Which CSA had the highest homicide rate per 100,000 residents reported in 2016?

Making a Choropleth Map

You’ve probably seen choropleth maps before. They’re those maps where the shading of a geographic unit (e.g. a US State) depends on the value of some variable (e.g. Population). For this exercise, we’re going to make two choropleth maps: One showing the percent of households under the poverty level by CSA in Baltimore (based off the Vital Signs 16 data), and one showing the homicide rate per 100,000 residents we just calculated above from the homicide data and the population per CSA from BNIA.

For this, we will join the homicide counts, rates, and percent poverty to the CSA shapefile, then make the map using ggmap. Look at the code that customizes the map. The neat thing about doing this in code is that you don’t have to remember which buttons you clicked if you want to reproduce your work. If you use a graphic user interface (GUI), or point-and-click, you might forget how you did something. Here, it’s all in code, with comments and such, ready for you to plug in your data, tweak a few things in the code to fit your needs, and output something you can use.

(NOTE: GGMap requires a Google API, which you can get for free, so long as you don’t overuse it to get maps.)

# Join CSA info (the counts of homicides, homicide rate, etc.) to CSA polygon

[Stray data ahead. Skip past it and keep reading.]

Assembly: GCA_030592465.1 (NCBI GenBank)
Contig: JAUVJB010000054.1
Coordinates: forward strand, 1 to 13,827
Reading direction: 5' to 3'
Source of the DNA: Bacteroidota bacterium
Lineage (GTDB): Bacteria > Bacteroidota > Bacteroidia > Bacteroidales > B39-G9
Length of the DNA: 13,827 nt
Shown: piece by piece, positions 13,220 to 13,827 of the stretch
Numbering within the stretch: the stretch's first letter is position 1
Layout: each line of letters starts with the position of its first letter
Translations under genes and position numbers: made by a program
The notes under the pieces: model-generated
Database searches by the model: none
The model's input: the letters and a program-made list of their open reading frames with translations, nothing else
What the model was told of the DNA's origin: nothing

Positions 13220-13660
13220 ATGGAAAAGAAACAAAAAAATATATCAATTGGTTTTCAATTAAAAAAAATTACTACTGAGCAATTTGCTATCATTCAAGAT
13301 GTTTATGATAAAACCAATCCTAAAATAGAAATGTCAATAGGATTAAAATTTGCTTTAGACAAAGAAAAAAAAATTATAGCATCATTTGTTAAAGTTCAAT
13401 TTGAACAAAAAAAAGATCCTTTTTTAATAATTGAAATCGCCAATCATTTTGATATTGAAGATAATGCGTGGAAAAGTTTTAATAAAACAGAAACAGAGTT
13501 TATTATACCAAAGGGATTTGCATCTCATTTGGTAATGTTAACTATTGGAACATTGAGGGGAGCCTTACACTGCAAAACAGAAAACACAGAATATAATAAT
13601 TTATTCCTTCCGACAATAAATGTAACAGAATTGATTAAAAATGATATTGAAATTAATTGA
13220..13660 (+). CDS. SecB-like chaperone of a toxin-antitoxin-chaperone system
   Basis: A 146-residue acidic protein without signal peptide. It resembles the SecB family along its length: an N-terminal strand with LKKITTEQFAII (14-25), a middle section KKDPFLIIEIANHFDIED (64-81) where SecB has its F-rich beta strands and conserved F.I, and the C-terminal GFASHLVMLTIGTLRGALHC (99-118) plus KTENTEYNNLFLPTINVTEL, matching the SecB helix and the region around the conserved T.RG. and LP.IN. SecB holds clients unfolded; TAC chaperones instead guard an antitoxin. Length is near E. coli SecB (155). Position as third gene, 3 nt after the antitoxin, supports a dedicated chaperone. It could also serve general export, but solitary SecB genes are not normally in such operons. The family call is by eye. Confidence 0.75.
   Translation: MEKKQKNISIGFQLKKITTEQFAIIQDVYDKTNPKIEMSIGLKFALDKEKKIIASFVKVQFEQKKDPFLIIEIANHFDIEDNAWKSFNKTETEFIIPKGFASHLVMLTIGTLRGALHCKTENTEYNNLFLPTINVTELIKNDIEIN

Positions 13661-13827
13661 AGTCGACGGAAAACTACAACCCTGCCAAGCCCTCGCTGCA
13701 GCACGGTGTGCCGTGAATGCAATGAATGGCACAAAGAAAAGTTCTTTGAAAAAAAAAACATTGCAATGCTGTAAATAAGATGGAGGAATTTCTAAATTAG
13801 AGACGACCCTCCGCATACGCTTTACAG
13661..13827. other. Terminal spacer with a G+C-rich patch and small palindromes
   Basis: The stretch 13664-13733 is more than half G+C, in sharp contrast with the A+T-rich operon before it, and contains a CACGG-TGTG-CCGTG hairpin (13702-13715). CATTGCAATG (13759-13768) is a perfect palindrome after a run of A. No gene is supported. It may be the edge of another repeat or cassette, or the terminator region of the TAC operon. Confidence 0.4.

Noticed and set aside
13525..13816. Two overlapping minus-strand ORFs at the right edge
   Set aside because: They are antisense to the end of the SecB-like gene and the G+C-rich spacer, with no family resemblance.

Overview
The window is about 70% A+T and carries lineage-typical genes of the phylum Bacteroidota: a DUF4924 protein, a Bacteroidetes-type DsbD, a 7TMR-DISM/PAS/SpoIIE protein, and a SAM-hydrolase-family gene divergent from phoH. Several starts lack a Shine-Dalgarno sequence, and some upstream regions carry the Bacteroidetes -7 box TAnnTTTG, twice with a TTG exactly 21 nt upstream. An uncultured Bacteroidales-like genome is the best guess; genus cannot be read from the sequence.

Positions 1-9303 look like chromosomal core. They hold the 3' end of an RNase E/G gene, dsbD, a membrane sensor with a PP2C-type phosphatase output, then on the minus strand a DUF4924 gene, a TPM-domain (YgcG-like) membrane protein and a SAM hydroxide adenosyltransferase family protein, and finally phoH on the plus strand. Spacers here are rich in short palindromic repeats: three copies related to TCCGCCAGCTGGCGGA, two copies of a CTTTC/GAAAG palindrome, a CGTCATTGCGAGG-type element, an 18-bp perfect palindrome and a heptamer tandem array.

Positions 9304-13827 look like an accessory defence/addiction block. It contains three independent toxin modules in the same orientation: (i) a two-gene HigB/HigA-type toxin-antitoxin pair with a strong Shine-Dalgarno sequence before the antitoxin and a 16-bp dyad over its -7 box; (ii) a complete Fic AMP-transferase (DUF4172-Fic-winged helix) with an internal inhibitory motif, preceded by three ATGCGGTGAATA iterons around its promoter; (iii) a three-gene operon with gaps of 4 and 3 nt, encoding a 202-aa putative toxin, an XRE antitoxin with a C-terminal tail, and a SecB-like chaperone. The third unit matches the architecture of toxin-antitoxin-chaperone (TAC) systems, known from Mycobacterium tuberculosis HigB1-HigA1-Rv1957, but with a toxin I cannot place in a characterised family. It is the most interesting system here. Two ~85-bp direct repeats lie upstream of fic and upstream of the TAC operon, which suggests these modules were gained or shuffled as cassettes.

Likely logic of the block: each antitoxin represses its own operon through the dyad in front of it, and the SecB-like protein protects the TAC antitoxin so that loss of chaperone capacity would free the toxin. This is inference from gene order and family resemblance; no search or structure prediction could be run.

csa_baltimore2 <- merge(x = csa_baltimore, 
                        y = csa_info, 
                        by.x = "id", 
                        by.y = "CSA2010", 
                        all.x = TRUE)

# Choropleth of poverty

library(scales) # For the palette and pretty breaks
library(ggmap) # For the map
baltimore_roadmap <- get_map("Baltimore", 
                             zoom = 12,
                             maptype = c("toner"),
                         source = "stamen")
baltimore_poverty <- ggmap(baltimore_roadmap)
baltimore_poverty <- baltimore_poverty +
  geom_polygon(aes(x=long, 
                   y=lat, 
                   group=group, 
                   fill = poverty),
               size=.3, 
               color='black', 
               data=csa_baltimore2,
               alpha=0.8) +
  scale_fill_distiller(type="seq",